The children’s performance seemed to be correlated with the level of expertise in that specific task. It might be assumed that children are similar to novice players in their lack of experience, unfamiliarity with tasks, and limited motor repertoire. In contrast, most adults have had some exposure to a greater diversity of motor tasks. In addition, young learners have difficulties focusing their attention during motor performance. 

At this stage, I can assume that the ability to recognize objects into space and their localization can be trained using an external focus of attention during practice as a result of an integrated cognitive training sport-specific and task-specific.

The use of colors and the duration of color appearance can be compared to the game experience as the ability to quickly recognize teammate’s and opponent’s shirt color in space. 

The ability to monitor the teammate and the opponent through space is given from the anticipatory perception of their future movements related to the specific situation given from the ball’s position. 

When a player gains possession of the ball for the next 3-4 seconds his focus moves from the first touch ball control (internal focus) to the new position of teammates and opponent (external focus) in order to quickly estimate the next positional scenario and make a new decision: 

  1. Keeping personal possession of the ball, 
  2. Transfer the ball to teammate,
  3. Finish on shot (mostly forwards).

In condition 1, personal ball possession, the player is requested to have good individual technical and physical skills to resist the opponent’s pressure and move to option 2 or 3.

Option 2 passing the ball is dependent upon the localization ability of teammates and opponents in space in order to answer at A) where/who to pass the ball, and B) how to kick it.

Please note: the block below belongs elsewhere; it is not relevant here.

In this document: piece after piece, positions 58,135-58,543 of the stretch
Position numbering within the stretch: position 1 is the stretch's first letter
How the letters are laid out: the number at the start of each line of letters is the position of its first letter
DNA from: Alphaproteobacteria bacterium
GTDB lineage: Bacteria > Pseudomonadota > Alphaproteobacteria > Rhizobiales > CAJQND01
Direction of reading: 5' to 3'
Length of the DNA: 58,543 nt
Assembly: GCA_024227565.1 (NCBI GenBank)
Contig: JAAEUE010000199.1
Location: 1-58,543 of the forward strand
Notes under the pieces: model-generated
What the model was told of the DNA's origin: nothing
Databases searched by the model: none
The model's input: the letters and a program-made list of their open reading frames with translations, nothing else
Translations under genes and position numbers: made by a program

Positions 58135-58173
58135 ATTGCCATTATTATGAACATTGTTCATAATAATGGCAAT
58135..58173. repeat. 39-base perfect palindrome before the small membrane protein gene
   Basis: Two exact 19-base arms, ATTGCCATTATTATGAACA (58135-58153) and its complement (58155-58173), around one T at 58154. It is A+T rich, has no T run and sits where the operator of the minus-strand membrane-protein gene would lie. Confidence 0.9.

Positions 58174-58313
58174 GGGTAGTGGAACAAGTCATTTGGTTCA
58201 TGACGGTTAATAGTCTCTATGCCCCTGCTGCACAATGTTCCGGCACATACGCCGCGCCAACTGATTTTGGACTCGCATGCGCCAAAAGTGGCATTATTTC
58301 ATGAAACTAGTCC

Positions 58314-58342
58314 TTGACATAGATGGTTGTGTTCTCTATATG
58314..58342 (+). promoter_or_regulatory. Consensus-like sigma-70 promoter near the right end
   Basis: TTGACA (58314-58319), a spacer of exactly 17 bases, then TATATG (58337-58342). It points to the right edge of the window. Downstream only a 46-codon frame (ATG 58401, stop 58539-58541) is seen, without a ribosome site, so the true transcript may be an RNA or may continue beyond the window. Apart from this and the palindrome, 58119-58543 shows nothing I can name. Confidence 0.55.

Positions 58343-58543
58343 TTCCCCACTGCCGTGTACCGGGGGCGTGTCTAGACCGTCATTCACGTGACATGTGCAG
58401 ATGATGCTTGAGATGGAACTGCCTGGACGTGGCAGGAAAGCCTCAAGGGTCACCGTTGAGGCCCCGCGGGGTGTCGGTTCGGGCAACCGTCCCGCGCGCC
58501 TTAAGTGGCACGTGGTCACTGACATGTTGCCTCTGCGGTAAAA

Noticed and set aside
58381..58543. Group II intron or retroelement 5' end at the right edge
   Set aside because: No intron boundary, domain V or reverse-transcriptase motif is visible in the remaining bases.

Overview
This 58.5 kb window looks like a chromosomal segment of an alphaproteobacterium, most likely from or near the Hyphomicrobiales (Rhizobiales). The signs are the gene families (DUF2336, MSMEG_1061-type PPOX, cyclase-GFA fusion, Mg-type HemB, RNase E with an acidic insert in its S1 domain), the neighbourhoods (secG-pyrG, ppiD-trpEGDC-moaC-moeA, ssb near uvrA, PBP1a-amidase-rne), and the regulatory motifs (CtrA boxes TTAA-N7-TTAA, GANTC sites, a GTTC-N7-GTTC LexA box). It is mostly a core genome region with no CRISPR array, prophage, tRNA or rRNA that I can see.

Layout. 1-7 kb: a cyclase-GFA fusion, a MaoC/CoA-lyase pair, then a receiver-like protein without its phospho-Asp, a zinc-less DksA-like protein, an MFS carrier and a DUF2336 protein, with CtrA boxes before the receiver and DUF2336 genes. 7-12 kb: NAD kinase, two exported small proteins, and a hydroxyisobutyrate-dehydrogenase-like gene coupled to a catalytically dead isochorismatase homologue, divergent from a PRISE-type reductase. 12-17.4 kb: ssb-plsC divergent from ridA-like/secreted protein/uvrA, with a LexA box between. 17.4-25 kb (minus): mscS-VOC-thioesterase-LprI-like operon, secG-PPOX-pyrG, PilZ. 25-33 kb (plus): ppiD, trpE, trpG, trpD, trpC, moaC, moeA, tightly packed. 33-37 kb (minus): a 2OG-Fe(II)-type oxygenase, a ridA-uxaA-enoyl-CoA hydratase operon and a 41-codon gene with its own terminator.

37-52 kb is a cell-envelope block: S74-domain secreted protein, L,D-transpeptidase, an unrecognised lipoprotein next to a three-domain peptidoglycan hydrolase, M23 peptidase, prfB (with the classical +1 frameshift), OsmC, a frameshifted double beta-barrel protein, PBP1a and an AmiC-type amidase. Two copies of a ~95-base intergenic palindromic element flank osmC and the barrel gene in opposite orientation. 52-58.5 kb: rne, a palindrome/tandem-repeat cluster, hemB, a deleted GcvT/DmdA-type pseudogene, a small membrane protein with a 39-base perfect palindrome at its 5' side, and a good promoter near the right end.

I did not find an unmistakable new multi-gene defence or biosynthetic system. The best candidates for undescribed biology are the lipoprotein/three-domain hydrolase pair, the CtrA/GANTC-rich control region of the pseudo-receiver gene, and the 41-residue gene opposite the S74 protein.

In Option 3 finishing, the logical mental process that a player follows when deciding to finish is A) where to shoot (which is based on the keeper’s position respect to the goal position) and B) how to shoot it to achieve A.

 At this point, it is important to answer the question WHERE TO SEND THE BALL? Investigation through the ability to quickly identify color objects and their position in space will facilitate the answer to this question.

The aim of my study is to demonstrate the importance and the effectiveness of a cognitive training methodology that consists of activating visual awareness to quickly recognize objects in space. Proposing a cognitive training activity that requires focusing the attention on an object's colors and their changes (external focus) I will investigate the correlation with the soccer player’s abilities to answer the questions posed by my study.

 

REFERENCES:

DEXTERITY AND ITS DEVELOPMENT BERNSTEIN, N.A. (edited and translated by M.L. Latash and M.T. Turvey, 1996) pp. 171–204 

A SENSORIMOTOR ACCOUNT OF VISION AND VISUAL CONSCIOUSNESS J.Kevin O’Regan, Alva Noë Behavioral and brain sciences (2001) 24, 939–1031

SPATIAL LOCALIZATION OF COLOR AND LUMINANCE STIMULI IN HUMAN PERIPHERAL VISION Stephen J. Anderson, Noriko Yamagishi Vision Res. 2000;40(7):759-71.

DISSOCIATION OF OBJECT RECOGNITION AND SPATIAL LOCALIZATION ABILITIES FOLLOWING TEMPORAL LOBE LESIONS IN HUMANS Bruce P. Hermann, Michael Seidenberg, Allen Wyler, and Alan Haltiner Neuropsychology, Vol 7(3), Jul 1993, 343-350.

ATTENTION, AWARENESS OF CONTINGENCIES, AND CONTROL IN SPATIAL LOCALIZATION: A QUALITATIVE DIFFERENCE APPROACH Journal of Experimental Psychology: 2010 American Psychological Association Human Perception and Performance 2010, Vol. 36, No. 6, 1342–1357

EFFECT OF FOCUS OF ATTENTION AND AGE ON MOTOR ACQUISITION, RETENTION, AND TRANSFER: A RANDOMIZED TRIAL Michal Emanuel, Tal Jarus and Orit Bart PHYS THER February 2008 88:251-260

EFFECTS OF FOCUS OF ATTENTION DEPEND ON GOLFERS' SKILL Perkins - Ceccato, Natalie ; Passmore, Steve R. ; Lee, Timothy D. Journal of Sports Sciences, August, 2003, Vol.21(8), p.593(8) [Peer Reviewed Journal]